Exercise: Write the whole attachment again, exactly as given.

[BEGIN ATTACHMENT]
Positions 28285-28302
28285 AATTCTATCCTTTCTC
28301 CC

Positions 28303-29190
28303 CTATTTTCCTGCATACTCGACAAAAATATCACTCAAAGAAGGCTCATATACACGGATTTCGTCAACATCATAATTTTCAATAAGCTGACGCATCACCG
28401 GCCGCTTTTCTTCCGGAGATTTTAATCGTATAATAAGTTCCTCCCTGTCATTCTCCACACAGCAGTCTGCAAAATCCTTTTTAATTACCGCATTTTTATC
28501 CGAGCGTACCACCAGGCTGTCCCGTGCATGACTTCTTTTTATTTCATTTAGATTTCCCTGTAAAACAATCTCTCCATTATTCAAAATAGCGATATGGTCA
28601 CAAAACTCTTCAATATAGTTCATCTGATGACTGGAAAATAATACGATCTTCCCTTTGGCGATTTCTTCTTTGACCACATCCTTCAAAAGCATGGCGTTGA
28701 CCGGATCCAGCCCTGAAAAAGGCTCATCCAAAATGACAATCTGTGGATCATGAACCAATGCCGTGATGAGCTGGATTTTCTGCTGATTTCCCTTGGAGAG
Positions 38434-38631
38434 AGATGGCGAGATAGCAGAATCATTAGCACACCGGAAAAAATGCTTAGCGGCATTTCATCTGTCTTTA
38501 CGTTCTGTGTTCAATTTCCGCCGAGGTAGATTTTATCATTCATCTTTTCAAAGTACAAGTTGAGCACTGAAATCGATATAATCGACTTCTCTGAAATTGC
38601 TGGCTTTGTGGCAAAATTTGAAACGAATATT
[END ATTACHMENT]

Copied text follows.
Positions 28285-28302
28285 AATTCTATCCTTTCTC
28301 CC

Positions 28303-29190
28303 CTATTTTCCTGCATACTCGACAAAAATATCACTCAAAGAAGGCTCATATACACGGATTTCGTCAACATCATAATTTTCAATAAGCTGACGCATCACCG
28401 GCCGCTTTTCTTCCGGAGATTTTAATCGTATAATAAGTTCCTCCCTGTCATTCTCCACACAGCAGTCTGCAAAATCCTTTTTAATTACCGCATTTTTATC
28501 CGAGCGTACCACCAGGCTGTCCCGTGCATGACTTCTTTTTATTTCATTTAGATTTCCCTGTAAAACAATCTCTCCATTATTCAAAATAGCGATATGGTCA
28601 CAAAACTCTTCAATATAGTTCATCTGATGACTGGAAAATAATACGATCTTCCCTTTGGCGATTTCTTCTTTGACCACATCCTTCAAAAGCATGGCGTTGA
28701 CCGGATCCAGCCCTGAAAAAGGCTCATCCAAAATGACAATCTGTGGATCATGAACCAATGCCGTGATGAGCTGGATTTTCTGCTGATTTCCCTTGGAGAG
Positions 38434-38631
38434 AGATGGCGAGATAGCAGAATCATTAGCACACCGGAAAAAATGCTTAGCGGCATTTCATCTGTCTTTA
38501 CGTTCTGTGTTCAATTTCCGCCGAGGTAGATTTTATCATTCATCTTTTCAAAGTACAAGTTGAGCACTGAAATCGATATAATCGACTTCTCTGAAATTGC
38601 TGGCTTTGTGGCAAAATTTGAAACGAATATT